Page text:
Another very popular group test is the Raven’s Progressive Matrices (Raven’s Matrices), which is a non-verbal, multiple choice test for general intelligence. The test does not use letters or numbers but rather geometric patterns with logical sequences. In each test item, children are asked to identify the missing element that completes a pattern.
Group tests provide raw scores for intelligence and areas of ability but do not guarantee placement in gifted programs. High scores on group tests may indicate that a student should have individualized IQ testing. Each state has its own criteria for placement and many local school systems do not have separate gifted programs at all. Parents will need to work with their individual teachers and school administrators to best serve their child. Consult the National Association for Gifted Children (NAGC) website for state-by-state descriptions of gifted children services. If all else fails, you will likely have to seek out private schools designed for gifted children in your local area or plan to supplement your child’s education with ample home-schooling.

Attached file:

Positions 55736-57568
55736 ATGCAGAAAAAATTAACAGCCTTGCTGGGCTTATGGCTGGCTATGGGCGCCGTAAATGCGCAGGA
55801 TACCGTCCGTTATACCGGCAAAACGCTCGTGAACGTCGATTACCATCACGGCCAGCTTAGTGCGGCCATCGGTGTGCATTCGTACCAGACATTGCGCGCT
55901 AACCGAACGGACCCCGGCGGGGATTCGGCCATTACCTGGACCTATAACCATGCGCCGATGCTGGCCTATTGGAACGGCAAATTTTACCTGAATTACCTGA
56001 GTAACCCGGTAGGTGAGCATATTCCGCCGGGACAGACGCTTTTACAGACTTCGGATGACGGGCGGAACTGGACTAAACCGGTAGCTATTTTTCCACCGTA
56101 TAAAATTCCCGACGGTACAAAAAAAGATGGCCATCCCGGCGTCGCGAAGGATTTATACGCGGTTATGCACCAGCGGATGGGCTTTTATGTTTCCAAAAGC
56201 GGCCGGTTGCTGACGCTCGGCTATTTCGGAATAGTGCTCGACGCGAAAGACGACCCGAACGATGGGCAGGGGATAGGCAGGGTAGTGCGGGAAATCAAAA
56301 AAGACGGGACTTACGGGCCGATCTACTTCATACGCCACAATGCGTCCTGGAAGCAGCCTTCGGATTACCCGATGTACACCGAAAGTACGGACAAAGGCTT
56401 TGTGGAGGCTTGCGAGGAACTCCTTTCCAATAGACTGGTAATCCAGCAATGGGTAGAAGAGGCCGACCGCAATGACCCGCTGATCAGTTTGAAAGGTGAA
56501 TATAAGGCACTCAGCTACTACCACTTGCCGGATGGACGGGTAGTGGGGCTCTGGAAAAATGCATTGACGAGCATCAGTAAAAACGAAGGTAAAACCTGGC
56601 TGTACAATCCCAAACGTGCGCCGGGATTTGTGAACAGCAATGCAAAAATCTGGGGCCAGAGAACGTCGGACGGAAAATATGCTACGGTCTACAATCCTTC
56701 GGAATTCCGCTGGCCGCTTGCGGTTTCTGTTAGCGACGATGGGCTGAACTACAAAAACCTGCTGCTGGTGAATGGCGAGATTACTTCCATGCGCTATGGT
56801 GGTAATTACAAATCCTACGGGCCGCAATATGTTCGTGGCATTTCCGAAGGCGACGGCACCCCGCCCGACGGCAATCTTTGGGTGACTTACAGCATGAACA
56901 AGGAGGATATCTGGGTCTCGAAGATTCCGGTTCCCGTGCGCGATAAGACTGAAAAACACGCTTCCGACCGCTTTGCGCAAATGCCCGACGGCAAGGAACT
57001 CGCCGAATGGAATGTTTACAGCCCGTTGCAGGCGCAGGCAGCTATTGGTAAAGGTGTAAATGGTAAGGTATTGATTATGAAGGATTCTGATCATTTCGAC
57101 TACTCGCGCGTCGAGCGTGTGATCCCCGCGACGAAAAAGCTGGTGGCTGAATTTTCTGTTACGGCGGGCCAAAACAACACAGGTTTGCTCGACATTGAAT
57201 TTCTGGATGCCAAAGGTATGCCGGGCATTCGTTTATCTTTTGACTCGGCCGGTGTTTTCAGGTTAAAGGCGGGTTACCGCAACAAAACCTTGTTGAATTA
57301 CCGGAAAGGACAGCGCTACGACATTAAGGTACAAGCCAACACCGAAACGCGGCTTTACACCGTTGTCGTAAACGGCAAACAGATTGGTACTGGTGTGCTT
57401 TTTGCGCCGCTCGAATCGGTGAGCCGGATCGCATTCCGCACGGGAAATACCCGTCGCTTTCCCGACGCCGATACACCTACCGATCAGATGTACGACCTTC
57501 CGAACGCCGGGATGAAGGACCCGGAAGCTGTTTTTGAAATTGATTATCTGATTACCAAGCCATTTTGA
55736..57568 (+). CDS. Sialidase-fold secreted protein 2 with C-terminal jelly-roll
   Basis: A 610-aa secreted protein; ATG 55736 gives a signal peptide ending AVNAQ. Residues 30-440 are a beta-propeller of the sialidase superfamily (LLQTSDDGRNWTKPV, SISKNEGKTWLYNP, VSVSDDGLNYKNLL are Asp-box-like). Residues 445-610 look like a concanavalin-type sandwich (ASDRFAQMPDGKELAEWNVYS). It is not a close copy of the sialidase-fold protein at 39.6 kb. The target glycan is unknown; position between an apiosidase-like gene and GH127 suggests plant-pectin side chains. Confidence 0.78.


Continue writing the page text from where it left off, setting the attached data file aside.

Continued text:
Are you planning on testing your enthusiastic learner? Which format will you go for?